Your reputation precedes you

The bible tells the story of two brothers, Jacob and Esau. Their story sheds light on how we develop reputations. As Rabbi Mordechai Kamenetzky points out, both Jacob and Esau have their names changed in the story. Jacob’s name was changed to, “Israel” after outsmarting his uncle, Laban, fighting with his brother Esau, and battling an angel. For Esau the story is different. Esau’s name was changed as well to what is loosely translated as, “Blood-hungry Wild Man” simply for the way that he asked for some of his brother’s red lentil soup.

Rabbi Kamenetzky asks, “It is quite disconcerting. Each brother had a name change. But [Jacob] had to have his hip dislocated, he had to battle an angel. All [Esau] had to do was slurp some soup, and he acquired a demeaning name for eternity. Is that fair?”

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While it may not be fair, it is an important lesson in life, especially for leaders. It is much harder for a leader to positive a reputation than it is for them to earn a negative reputation. For example, I remember a colleague of mine once giving me some good advice: “In managing people, there are no throw away lines.” Lack of clarity can throw a team into chaos and this sentiment could one day evolve into a leader developing a reputation for being a bad communicator, for example.

The solution to managing our reputation is self-awareness and the ability to control our emotions. We do that first by being intentional about what we are trying to accomplish and what reputation we need to accomplish those goals. For example, as a leader, I feel that it is a regular part of my job to remind my team that I am a human-being and that I make mistakes. In being transparent, my goal is to help build a team culture where we give everyone the benefit of the doubt (this only applies for team members without performance issues – that’s a different topic) so problems come to the surface to be solved. At the same time, I need to balance this by being self-aware about over-sharing, which could cause undue stress to the team.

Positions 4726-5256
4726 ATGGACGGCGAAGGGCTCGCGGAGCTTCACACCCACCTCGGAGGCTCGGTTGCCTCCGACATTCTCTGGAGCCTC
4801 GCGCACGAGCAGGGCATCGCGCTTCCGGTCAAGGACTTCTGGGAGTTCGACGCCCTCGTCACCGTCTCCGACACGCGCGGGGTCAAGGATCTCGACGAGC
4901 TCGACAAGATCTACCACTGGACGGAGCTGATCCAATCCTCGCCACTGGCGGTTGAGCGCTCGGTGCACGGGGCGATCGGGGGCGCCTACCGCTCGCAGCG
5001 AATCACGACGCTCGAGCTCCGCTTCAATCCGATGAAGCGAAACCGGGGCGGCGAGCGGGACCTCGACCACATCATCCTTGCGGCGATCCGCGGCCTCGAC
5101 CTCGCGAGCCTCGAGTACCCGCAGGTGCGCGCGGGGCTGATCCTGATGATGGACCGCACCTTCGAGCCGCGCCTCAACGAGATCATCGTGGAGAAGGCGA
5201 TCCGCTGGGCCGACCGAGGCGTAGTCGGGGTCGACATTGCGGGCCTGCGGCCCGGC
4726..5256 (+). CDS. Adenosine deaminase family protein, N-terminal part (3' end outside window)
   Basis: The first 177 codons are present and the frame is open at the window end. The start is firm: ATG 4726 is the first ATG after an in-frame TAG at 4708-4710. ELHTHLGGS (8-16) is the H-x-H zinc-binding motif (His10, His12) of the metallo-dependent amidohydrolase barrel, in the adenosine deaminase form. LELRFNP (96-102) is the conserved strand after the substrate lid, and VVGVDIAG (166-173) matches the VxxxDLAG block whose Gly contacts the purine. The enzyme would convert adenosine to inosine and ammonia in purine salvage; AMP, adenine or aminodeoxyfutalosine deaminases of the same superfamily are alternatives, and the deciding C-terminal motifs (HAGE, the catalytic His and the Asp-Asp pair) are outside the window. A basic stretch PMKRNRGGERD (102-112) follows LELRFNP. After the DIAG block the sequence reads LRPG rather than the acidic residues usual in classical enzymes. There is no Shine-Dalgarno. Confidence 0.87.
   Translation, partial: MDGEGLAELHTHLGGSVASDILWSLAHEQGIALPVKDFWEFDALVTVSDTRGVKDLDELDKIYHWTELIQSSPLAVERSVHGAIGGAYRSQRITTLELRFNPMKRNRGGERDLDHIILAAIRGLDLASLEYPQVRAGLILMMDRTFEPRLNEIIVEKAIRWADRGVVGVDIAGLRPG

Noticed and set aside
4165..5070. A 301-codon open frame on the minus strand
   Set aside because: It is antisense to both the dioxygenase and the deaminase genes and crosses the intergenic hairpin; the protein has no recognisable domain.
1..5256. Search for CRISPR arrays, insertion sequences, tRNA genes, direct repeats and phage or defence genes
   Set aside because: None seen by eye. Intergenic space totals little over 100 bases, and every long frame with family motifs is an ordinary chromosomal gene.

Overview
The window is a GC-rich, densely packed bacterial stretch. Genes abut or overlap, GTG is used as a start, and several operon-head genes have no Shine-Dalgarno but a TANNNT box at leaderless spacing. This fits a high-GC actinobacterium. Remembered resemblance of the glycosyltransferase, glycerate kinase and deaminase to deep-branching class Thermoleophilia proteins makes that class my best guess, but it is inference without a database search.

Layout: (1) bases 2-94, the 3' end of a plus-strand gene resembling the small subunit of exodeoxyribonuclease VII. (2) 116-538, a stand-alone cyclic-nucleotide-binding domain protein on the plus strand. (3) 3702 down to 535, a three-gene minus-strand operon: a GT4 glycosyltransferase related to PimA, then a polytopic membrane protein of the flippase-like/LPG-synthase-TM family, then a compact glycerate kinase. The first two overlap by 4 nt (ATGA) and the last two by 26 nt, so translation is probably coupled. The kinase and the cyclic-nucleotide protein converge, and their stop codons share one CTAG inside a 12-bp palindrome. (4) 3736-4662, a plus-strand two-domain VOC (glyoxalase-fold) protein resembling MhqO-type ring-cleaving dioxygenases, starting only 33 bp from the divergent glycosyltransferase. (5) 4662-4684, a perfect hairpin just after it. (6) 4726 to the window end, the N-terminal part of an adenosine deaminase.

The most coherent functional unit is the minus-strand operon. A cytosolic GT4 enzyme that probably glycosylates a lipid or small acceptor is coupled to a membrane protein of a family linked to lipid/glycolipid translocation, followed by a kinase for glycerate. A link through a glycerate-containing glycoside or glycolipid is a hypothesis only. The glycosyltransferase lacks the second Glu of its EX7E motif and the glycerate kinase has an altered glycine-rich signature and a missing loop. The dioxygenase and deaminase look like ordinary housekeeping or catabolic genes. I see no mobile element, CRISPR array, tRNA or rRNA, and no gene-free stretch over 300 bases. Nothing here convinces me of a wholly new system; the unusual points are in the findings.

In contrast to self-awareness and emotion managing, some leaders have a reputation for being pushy, unreasonable, and generally challenging to work with. However, they develop a reputation that, in spite of their behavior, “they get things done,” which justifies keeping that person in a leadership role on the team. That reputation can hurt a leader in a role with transformational goals because the leader’s reputation is that they cause havoc among teams, but the ends justify the means. That kind of transactional reputation undermines the leader’s abilities to be successful in achieving transformational goals, as the culture will be inherently more resistant to any suggestion made by a bulldozing leader, as it would be seen as more hierarchical than transformational.

Regardless of the specific line of work, a leader’s reputation precedes them. People will always talk about the leader, and whether a leader can control it or not, he or she will always have a reputation. Even the bible tells us that it is easier to earn a negative reputation than a positive one. It is for this reasons that leaders must become self-aware and manage their emotions, so that they can manage many different situations without being burdened by a negative reputation.

KEY TAKEAWAY: If you are a leader, you already have a reputation. Is it a good one or a bad one? If you could be an invisible, “fly on the wall,” what would people say about you? How does that help or hurt you accomplish your goals?